Sheryll Cashin’s new book places geography at the heart of America’s racial segregation and inequality
Caste is alive and well in the United States — and it starts with the very neighborhoods we call home. That’s the uncomfortable truth Sheryll Cashin asks us to confront in her new book.
The Supreme Court ‘must depend upon the public’s willingness to respect its decisions,’ writes Justice Stephen Breyer, based on trust that it is guided by legal principle, not politics
In his book “The Authority of the Court and the Peril of Politics,” Justice Stephen Breyer explored how the Court can continue to maintain its vital role as a check on the rest of the government.
Jonathan Papik becomes the youngest justice in the history of the state where he grew up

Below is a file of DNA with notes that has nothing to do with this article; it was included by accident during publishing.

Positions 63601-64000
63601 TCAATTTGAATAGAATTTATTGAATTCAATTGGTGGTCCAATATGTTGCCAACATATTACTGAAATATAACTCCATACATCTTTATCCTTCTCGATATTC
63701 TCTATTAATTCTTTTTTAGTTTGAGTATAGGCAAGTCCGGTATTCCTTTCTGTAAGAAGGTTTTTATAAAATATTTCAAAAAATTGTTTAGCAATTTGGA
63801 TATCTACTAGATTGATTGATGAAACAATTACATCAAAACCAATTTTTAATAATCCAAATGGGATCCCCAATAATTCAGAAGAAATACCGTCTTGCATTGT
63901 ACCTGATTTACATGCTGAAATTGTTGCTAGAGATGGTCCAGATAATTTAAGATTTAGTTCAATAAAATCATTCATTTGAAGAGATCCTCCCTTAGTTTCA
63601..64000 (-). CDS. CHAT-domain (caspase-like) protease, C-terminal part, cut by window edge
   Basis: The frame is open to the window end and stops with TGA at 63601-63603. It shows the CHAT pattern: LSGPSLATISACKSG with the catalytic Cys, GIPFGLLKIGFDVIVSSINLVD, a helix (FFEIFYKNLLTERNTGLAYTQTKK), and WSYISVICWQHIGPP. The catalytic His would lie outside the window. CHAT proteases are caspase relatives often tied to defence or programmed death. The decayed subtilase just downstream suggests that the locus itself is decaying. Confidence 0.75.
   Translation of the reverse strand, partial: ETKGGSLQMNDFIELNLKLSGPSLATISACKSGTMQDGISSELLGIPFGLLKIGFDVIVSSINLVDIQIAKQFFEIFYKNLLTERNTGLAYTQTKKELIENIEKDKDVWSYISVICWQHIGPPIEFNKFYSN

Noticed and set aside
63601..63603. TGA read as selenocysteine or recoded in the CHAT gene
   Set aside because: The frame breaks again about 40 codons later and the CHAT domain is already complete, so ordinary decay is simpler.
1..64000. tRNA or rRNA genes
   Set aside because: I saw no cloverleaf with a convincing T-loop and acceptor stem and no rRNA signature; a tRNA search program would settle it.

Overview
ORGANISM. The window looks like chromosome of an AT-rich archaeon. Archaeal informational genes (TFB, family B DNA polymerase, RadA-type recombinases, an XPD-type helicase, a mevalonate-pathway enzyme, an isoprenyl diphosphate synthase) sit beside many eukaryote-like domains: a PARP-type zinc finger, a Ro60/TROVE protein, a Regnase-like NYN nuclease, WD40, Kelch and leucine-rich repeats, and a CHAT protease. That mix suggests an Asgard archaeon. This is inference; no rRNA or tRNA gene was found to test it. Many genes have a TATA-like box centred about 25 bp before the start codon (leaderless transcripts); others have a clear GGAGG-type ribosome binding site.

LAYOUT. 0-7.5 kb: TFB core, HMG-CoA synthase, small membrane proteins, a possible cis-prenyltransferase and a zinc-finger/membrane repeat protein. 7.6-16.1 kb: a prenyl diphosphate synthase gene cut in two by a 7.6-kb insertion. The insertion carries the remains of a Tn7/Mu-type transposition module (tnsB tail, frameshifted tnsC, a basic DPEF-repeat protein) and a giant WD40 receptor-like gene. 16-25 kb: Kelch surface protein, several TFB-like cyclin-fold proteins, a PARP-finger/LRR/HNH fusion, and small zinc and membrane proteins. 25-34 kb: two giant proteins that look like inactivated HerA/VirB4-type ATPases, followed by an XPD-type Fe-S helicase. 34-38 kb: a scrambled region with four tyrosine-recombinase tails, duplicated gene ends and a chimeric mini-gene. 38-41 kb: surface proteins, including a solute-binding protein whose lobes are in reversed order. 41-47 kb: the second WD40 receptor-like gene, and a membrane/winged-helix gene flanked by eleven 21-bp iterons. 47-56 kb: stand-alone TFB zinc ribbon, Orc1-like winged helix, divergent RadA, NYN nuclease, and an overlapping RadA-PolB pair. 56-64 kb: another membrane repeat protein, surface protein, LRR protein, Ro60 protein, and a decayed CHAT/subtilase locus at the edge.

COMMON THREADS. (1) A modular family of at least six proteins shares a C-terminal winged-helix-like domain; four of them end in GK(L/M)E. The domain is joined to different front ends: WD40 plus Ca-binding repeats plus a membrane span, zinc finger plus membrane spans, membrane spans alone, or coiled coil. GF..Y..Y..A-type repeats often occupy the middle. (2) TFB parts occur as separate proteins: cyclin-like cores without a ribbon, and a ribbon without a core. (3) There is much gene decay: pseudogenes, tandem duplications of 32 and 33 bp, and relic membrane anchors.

“There aren’t a lot of jobs where your only job is to figure out what the law is and apply it to the facts without anybody from the outside pressuring you to take a certain position or view it in a certain way,” says Jonathan Papik.
Gabriel Swiney was thousands of feet above the earth when he drafted rules to regulate future flights to the moon and Mars
Since 2007, Gabriel Swiney has served in the State Department’s Office of the Legal Adviser. His work in space law, he says, has allowed him to merge his experience and his passion to help future generations chart a safer, fairer path to the stars.
On war, history, and superpowers for at least inner peace
When Tibor Várady began looking through more than 100 years of files of his family’s law firm in a Serbian city in Eastern Europe, he found not only client information. He uncovered a history of the people of the region during world wars and under control of multiple states.